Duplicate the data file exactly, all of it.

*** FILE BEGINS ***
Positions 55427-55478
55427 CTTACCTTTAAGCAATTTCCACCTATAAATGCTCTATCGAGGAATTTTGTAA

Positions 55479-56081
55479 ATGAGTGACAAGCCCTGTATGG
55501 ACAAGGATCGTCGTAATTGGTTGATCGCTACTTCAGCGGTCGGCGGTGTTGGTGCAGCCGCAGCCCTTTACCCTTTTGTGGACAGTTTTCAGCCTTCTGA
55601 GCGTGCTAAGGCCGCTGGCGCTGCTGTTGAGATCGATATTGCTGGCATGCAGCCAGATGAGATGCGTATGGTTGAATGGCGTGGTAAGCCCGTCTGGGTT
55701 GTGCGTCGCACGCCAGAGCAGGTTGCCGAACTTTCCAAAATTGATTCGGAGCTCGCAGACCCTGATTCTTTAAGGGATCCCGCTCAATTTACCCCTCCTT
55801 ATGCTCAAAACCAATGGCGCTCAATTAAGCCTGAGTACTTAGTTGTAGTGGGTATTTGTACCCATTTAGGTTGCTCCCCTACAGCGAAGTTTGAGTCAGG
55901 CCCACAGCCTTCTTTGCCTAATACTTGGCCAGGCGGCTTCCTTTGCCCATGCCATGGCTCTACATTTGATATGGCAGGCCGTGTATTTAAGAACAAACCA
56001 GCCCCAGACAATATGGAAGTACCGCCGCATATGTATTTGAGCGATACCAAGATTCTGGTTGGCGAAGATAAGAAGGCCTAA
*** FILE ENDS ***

Positions 55427-55478
55427 CTTACCTTTAAGCAATTTCCACCTATAAATGCTCTATCGAGGAATTTTGTAA

Positions 55479-56081
55479 ATGAGTGACAAGCCCTGTATGG
55501 ACAAGGATCGTCGTAATTGGTTGATCGCTACTTCAGCGGTCGGCGGTGTTGGTGCAGCCGCAGCCCTTTACCCTTTTGTGGACAGTTTTCAGCCTTCTGA
55601 GCGTGCTAAGGCCGCTGGCGCTGCTGTTGAGATCGATATTGCTGGCATGCAGCCAGATGAGATGCGTATGGTTGAATGGCGTGGTAAGCCCGTCTGGGTT
55701 GTGCGTCGCACGCCAGAGCAGGTTGCCGAACTTTCCAAAATTGATTCGGAGCTCGCAGACCCTGATTCTTTAAGGGATCCCGCTCAATTTACCCCTCCTT
55801 ATGCTCAAAACCAATGGCGCTCAATTAAGCCTGAGTACTTAGTTGTAGTGGGTATTTGTACCCATTTAGGTTGCTCCCCTACAGCGAAGTTTGAGTCAGG
55901 CCCACAGCCTTCTTTGCCTAATACTTGGCCAGGCGGCTTCCTTTGCCCATGCCATGGCTCTACATTTGATATGGCAGGCCGTGTATTTAAGAACAAACCA
56001 GCCCCAGACAATATGGAAGTACCGCCGCATATGTATTTGAGCGATACCAAGATTCTGGTTGGCGAAGATAAGAAGGCCTAA